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The love song of 'Fabulous' Fab Tourre

Fabrice Tourre
Mark Wilson | Getty Images
Fabrice Tourre

A song Fabrice Tourre wrote just prior to the financial crisis was featured in the trial of the former Goldman Sachs executive Thursday.

In a 2007 email to his then girlfriend Marine Serres, who worked in sales in Goldman's London office, Tourre described a difficult time for his unit, in the form of an adaptation of lyrics from a French song.

(Read more: 'Fabulous' Fab admits key Goldman email was wrong)

In translation:

In the trading room
A few of us
Were looking for glory

Although we were sad
To have an empty P&L
We could not help but keep hoping

And when a few clients
Took a credit-linked note
In exchange of a good fresh P&L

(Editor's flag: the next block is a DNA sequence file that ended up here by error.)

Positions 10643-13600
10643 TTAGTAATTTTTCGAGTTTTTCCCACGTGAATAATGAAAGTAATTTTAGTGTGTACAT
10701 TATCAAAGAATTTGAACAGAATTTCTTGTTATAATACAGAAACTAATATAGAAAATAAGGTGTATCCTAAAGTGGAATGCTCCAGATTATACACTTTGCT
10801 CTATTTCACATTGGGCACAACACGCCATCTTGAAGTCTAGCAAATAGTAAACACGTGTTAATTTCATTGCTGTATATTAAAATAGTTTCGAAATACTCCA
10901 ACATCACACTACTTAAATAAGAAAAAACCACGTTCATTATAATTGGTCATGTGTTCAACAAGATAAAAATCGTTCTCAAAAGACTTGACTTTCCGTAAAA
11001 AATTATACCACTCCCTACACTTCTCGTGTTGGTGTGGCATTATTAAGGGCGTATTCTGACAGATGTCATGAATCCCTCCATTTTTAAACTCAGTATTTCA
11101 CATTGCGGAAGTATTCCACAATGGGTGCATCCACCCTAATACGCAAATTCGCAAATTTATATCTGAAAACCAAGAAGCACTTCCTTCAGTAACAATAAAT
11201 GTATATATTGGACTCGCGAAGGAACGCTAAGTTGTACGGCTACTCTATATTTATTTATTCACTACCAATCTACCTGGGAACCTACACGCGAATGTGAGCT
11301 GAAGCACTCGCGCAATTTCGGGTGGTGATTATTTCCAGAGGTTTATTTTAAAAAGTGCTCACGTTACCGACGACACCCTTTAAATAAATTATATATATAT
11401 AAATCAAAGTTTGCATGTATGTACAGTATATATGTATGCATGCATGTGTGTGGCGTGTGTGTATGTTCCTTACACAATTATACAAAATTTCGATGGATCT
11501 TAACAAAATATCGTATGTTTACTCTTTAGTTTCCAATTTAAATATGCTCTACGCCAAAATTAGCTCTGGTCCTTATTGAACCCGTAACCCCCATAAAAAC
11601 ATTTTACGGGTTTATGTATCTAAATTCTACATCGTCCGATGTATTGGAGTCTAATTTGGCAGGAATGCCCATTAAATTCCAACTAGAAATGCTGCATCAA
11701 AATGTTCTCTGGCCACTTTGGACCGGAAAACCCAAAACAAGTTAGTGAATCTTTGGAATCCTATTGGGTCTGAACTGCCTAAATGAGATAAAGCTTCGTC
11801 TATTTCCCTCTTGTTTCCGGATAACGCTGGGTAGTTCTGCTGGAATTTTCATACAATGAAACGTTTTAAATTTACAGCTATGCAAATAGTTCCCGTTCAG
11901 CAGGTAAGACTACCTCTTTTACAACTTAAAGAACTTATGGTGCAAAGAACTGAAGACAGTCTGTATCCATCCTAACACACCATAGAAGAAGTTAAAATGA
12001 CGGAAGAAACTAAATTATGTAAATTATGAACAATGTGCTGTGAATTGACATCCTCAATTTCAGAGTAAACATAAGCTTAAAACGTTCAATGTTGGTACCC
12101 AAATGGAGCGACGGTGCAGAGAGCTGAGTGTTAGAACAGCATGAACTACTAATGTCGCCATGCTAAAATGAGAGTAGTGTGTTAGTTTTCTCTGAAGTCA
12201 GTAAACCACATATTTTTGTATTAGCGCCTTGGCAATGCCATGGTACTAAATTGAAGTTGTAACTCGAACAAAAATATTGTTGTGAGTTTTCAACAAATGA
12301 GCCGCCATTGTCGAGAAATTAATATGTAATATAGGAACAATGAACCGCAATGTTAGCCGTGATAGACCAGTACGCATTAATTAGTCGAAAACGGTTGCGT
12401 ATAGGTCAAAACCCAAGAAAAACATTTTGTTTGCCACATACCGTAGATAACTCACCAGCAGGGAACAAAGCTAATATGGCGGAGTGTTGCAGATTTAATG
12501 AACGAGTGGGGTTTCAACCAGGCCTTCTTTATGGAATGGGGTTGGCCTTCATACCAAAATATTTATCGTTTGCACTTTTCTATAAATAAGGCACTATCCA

We narrated verses
Gathered around the stove
Forgetting about the crisis.

Lawyers for the Securities and Exchange Commission showed the jury the song in an effort to show that even as Tourre was working on the Abacus deal—a complex security linked to subprime mortgage bonds—he was privately aware that the subprime market was in trouble.

(Read more: A legal bane of Wall Street switches sides)

When the SEC lawyer initially described it as a poem, Tourre corrected him.

"I don't want to take credit," he said, pointing out that he was adapting a French song.

It's not clear what song.

Tourre also translated for the jury another email to his girlfriend, which read in part:

"More and more leverage in the system, The whole building is about to collapse anytime now! Only potential survivor, the fabulous Fab[rice Tourre] standing in the middle of all these complex, highly leveraged, exotic trades he created without necessarily understanding all of the implications of those monstrosities!!!"

Tourre said the emails were "silly" and "romantic." He denied creating any monstrosities, insisting that he was merely referring to an article in the Financial Times.

(Read more: SAC Capital indicted by federal grand jury)

Tourre's testimony is expected to continue through tomorrow afternoon.

—By CNBC's John Carney. Follow him @carney on Twitter.

Wall Street